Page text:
Note: This is the first of two posts for today, because I "fasted" from the Internetz for Good Friday.
Sandbox. The term gets thrown around a lot in the OSR, but what exactly is sandbox play? Well, simply put, sandbox play is less centered around modules and more about allowing the players to go and explore whatever they want to. This is not to say that the DM cannot prepare ahead of time, but he doesn't railroad the players into one adventure by starting with "Ok, you say show up at the entrance to the dungeon. What do you do?" Instead, the DM presents a series of hooks for the players to examine.
For example, in the classic T1 Village of Hommlett, the DM could place hooks like these (all taken or inspired from the ToEE video game):
1. One of the farmers has a daughter who has disappeared. He thinks she might be at a Deklo grove that's rumored to be the lair of some giant spiders.
2. Ostler has a problem. Furnok of Fyrd, a professional "treasure-hunter" has set up a gambling table and is fleecing the patrons for a lot of coin. No one has caught him cheating. Can the PCs help?
3. The local wainwraight's wife was travelleing to visit her sister in another town and is overdue in returning from her trip. Where could she be?
Now this only helps in a single regional area. Suppose your players decide instead that they would rather leave Hommlett and head off for Greyhawk (the city)? Well, you're either going to have to adapt some hooks on the fly or be a really good improviser. Of course, maybe you have a file folder with adventure seeds and ideas in it for just such an emergency.
However, let's say you've prepared 5 or 6 hooks in detail and the players still want to go to Greyhawk. But it's been a long week at work and you're not on your A-game. You can run something prepared, but improvise? Not today, no way. There's nothing wrong with stepping out of the game for a second and telling your players something along the lines of, "Guys, I really don't have anything set up for Greyhawk today. I'm not trying to railroad y'all, but could you try to do something in Hommlett tonight. If, after tonight, you still want to head off for the City, I can get something for you for next week." I think most players would be like, "Hey, no problem. Let's rescue that farmer's teenage daughter. Maybe she's cute!" ;)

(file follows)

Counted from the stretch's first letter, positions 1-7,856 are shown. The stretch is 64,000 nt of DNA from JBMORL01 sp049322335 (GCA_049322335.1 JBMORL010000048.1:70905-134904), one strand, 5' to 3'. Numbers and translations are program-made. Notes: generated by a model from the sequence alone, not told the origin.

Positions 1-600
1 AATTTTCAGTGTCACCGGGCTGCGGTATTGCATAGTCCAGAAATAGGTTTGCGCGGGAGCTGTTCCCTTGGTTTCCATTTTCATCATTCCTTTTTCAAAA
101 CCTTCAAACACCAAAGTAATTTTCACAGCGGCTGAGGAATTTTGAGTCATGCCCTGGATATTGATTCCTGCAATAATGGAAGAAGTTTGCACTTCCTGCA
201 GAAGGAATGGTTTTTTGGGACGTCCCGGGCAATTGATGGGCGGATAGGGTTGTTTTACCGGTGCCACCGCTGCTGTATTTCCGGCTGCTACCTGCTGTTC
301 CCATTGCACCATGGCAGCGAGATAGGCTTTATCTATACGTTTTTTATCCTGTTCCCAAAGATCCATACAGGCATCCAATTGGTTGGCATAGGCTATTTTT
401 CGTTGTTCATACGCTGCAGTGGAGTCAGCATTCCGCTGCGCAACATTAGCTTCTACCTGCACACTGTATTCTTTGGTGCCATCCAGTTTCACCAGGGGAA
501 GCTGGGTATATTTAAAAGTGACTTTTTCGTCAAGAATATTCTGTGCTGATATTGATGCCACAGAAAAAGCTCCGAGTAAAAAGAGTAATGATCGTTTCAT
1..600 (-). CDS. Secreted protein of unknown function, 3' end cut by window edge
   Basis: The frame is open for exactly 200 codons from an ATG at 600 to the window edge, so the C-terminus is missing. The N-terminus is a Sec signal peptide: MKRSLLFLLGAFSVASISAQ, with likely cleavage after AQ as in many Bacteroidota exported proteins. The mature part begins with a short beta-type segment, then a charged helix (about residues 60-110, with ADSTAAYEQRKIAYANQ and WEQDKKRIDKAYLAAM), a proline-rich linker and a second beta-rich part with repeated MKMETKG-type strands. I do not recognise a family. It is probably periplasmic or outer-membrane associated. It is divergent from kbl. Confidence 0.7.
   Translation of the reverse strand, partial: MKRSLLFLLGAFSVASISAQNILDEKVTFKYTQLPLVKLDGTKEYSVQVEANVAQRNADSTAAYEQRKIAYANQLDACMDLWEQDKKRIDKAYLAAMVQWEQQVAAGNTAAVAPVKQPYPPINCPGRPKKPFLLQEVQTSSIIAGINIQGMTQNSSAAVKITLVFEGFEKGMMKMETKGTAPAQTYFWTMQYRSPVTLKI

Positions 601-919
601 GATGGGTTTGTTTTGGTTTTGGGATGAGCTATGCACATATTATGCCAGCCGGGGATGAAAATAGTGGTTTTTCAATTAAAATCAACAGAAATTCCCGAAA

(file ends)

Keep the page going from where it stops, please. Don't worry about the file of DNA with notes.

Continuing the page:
Another good idea in sandbox play is to allow the players to assist you in creating the world; this takes some of the burden off of your shoulders. Let's say a player wants to play a barbarian, but you haven't really given much thought to what the barbarians are like in your world. I mean, you know where they're from and you know their culture is similar to that of the Frost, Ice, and Snow Barbarians of Greyhawk (ref., Unearthed Arcana, p. 20).
Ok, so you let the player create the bare outlines of what his tribe or clan is like, why he left his homeland, etc. Maybe his tribe was wiped out by slavers when he was a child and he was raised in captivity and trained to be a gladiator. Or something like that.
Or, back to Hommlett, maybe the player's are trying to get in to see Burne and Rufus and are rebuffed by the guards who don't want their masters disturbed. One of the players pipes up with "Hey, I'm a fighter, right? And even a 1st level fighter is considered a 'vet,' right? Maybe I know one of the door guards from a campaign or something...." Don't let this one get out of hand, but it can enhance the game and help the player out. Plus, it can make the world seem alive. For those who find it implausible, I ran into someone from high school when I was in the Army on the other side of the world. I didn't even know she had joined the Army! Later when I was out of the Army I ran into a guy I served with, who was California, not Texas, in my hometown. He was going to a local college. So, it is possible. :)
So, that's a few thoughts to keep in mind when working up a sandbox campaign.
AC: 3  Special: Sleep
HD: 4 Move: 9
Attacks: Touch HDE/XP: 5/240
Weird, extraplanar creatures that are made out of flowing sand granules, sandmen have some unknowable purpose in the world; they do attack humans on sight, however. A creature of any level that comes within 20 feet of a sandman must save or fall asleep. If the sandman touches someone, they need to save again (using a weapon against one does not count as a touch).